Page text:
BALTIMORE -- Baltimore State’s Attorney Marilyn Mosby told a state policing commission that she has concerns about the integrity of more than 300 police officers and may not be able to put them on the witness stand, a claim downplayed by the department’s head of internal affairs who said he stands behind the vast majority of those officers.
Mosby said Tuesday that she has forwarded her list of suspect officers to the department in hopes it will take action. The figure represents nearly 15-percent of Baltimore’s 2,300 member force.
“We have 305 officers with integrity issues and or allegations of integrity issues that would in essence put them in jeopardy from testifying,” Mosby told members of the state Commission to Restore Trust in Policing at a day-long meeting at the University of Baltimore Law School. The panel was formed to identify issues within the department that helped corrupt Gun Trace Task Force officers operate for years until they were caught and imprisoned by federal prosecutors in March 2017.
Brian Nadeau, a former FBI agent who joined the department in September as deputy commissioner in charge of the Public Integrity Bureau, which oversees officer misconduct investigation, told the commission that the majority of those officers do not have credibility issues and the list serves more as a tool for prosecutors. Nadeau said the state’s attorney’s office list can be used by prosecutors to flag what is known as Brady/Giglio material - information about an officer that could benefit the defense and therefore should be disclosed to defense attorneys.
Nadeau said he agreed that 22 officers on the list should not be called to testify, but only two of those officers remain with the department and both are undergoing an administrative review. Nadeau also said he doesn’t know of any cases that have not been brought because of officers on the state’s attorney’s office list.
Nadeau said outside of those 22, nothing would preclude the rest of the officers from testifying or doing their jobs.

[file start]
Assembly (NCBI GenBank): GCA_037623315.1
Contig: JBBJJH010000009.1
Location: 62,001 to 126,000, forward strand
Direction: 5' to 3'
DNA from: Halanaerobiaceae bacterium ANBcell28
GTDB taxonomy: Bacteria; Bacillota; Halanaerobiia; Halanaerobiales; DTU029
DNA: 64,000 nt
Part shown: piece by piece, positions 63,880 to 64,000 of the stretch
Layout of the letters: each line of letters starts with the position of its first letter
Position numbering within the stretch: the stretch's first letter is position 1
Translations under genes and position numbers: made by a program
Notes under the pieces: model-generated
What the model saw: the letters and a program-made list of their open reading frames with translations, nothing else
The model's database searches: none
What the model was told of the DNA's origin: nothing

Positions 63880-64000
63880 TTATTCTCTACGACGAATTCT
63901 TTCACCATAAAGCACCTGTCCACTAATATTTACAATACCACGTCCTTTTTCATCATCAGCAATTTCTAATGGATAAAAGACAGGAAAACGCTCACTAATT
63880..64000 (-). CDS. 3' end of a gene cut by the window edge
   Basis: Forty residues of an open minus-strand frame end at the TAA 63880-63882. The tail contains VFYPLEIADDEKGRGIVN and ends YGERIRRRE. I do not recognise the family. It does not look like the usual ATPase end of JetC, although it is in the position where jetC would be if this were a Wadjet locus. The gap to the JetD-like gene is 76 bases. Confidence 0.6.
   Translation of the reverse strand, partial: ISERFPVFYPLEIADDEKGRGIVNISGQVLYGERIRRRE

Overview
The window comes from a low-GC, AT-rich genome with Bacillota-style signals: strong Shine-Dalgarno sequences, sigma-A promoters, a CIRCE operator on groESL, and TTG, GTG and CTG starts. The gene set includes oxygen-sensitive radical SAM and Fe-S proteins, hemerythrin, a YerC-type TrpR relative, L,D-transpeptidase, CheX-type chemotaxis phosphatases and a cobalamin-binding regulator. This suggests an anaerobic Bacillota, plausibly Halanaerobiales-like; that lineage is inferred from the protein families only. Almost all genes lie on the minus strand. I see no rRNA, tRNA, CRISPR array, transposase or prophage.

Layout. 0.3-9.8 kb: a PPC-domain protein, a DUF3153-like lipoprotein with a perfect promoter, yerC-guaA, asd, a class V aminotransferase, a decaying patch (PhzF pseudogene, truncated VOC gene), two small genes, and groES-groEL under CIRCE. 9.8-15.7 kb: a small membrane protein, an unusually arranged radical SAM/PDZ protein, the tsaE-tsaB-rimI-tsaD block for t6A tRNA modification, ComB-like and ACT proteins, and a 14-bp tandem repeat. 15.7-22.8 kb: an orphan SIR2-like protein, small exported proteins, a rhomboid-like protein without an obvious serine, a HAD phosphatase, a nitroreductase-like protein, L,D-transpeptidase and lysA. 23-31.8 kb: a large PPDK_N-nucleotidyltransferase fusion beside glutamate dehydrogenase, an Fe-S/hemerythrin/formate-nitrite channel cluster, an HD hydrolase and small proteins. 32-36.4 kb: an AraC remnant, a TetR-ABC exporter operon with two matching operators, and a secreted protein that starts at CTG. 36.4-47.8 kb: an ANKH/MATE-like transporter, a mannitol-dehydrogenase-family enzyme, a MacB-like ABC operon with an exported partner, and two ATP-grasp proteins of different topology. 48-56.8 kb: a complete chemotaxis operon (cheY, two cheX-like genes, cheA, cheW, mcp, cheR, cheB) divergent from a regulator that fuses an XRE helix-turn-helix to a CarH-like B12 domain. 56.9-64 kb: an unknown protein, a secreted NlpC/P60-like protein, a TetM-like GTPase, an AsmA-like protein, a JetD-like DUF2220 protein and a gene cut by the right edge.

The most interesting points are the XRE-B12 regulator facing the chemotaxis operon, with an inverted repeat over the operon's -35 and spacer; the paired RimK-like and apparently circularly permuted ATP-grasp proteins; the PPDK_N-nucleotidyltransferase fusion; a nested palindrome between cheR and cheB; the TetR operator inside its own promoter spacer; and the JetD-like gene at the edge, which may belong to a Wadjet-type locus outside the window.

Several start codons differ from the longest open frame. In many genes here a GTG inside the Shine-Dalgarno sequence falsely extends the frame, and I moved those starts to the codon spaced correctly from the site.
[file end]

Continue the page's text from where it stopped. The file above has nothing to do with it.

“Nobody on that list that I wouldn’t have working on the street, making cases," he said.
But commissioner member and attorney Sean Malone questioned Nadeau about the number of officers on the list, saying "that’s just a disturbing number.”
Nadeau told the commission that he was not as concerned about the figure, saying that “quite a few" of the officers named were subjects of complaints that were not sustained.
When an officer is accused of wrongdoing, he or she is investigated by officers from internal affairs, who typically find a complaint sustained or not sustained. When cases are sustained, internal affairs investigators recommend discipline. Officers can accept the finding and any discipline or elect to go before a trial board, which can also recommend discipline, up to and including dismissal. Police Commissioner Michael Harrison has the final say.
Mosby’s deputy, Michael Schatzow, told the panel that the state’s attorney’s office has a much broader policy on disclosing information to the defense than do other agencies, and that material that is passed on to attorneys isn’t necessarily admissible in court.
Neither Mosby nor Nadeau provided a breakdown of the status of the 305 officers, including how many of them faced allegations that were sustained, or even say exactly how many still remained with the department.
Mosby said the list was intended to identify material that should be shared with defense attorneys, but also to alert the department of any possible issues with its officers.
“We also think its important for the police department to make a determination of what they are going to do with their employees,” Mosby said.
She said the list is " fluid, something we update rather frequently” noting that it went from 183 names to 212 to the current list of about 305 since October.
During Nadeau’s presentation, he also spoke about broader reforms the department is implementing to improve how internal affairs cases are handled, including an effort to reduce the time between when a complaint is launched to when an investigation is closed. He is hoping to see that gap drop from its current one year time frame to 90 days.
“The problem is the volume of cases," he said.
Nadeau said the department is seeking to transfer 11 new detectives into internal affairs, and train more officers. He said the department is also reforming its intake process, allowing less serious, more straightforward cases where the officer acknowledges wrongdoing to be processed more quickly.
Nadeau also said the department next year also wants to hire a research analyst to evaluate where the majority of internal affairs complaints originate. He hopes to determine if problems are found in a specific district or if there’s a broader training issue, to help address those issues before they become complaints.
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